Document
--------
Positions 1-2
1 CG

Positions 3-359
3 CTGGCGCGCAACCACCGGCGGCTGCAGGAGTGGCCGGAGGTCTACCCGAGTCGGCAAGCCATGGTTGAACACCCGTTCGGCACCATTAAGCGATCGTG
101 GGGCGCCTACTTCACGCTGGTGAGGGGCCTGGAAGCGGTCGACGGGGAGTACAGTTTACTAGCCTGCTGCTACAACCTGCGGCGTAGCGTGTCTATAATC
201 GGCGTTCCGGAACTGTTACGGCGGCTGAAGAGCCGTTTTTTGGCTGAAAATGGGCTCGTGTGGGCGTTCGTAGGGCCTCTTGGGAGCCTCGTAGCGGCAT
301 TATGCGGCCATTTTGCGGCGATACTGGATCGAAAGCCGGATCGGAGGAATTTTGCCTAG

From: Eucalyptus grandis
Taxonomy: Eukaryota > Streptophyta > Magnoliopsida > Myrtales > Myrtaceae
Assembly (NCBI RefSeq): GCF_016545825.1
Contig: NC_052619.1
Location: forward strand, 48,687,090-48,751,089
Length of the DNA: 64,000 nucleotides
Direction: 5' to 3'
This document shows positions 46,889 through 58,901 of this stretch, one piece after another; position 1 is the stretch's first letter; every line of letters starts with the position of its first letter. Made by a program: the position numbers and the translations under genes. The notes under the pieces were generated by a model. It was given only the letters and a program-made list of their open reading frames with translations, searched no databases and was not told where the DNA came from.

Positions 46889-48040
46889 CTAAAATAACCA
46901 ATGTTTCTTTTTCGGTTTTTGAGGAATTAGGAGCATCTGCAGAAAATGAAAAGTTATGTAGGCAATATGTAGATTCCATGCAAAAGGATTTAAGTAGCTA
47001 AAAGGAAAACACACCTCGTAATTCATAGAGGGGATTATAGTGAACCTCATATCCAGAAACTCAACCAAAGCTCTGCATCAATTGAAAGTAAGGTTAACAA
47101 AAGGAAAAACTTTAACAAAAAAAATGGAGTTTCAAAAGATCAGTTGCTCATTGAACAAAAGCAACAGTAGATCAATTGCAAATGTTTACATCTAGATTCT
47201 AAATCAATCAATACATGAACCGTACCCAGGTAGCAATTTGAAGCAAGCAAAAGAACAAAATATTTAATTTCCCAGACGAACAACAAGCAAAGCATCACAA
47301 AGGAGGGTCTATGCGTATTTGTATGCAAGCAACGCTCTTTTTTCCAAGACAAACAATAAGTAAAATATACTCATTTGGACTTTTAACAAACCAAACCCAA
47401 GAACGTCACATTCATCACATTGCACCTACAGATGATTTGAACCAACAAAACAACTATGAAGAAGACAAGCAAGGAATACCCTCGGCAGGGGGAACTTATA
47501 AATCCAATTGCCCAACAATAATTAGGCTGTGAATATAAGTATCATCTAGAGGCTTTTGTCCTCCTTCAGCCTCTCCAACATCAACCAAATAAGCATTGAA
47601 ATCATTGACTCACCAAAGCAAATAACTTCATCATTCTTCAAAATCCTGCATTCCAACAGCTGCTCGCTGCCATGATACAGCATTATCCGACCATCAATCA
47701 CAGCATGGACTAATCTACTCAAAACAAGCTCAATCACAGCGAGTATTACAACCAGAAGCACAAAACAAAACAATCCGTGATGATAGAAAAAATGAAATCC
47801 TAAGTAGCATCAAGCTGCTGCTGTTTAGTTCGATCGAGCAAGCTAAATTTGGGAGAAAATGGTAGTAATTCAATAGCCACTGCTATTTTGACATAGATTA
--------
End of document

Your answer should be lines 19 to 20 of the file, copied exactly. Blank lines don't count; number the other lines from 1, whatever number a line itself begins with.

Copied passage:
47001 AAAGGAAAACACACCTCGTAATTCATAGAGGGGATTATAGTGAACCTCATATCCAGAAACTCAACCAAAGCTCTGCATCAATTGAAAGTAAGGTTAACAA
47101 AAGGAAAAACTTTAACAAAAAAAATGGAGTTTCAAAAGATCAGTTGCTCATTGAACAAAAGCAACAGTAGATCAATTGCAAATGTTTACATCTAGATTCT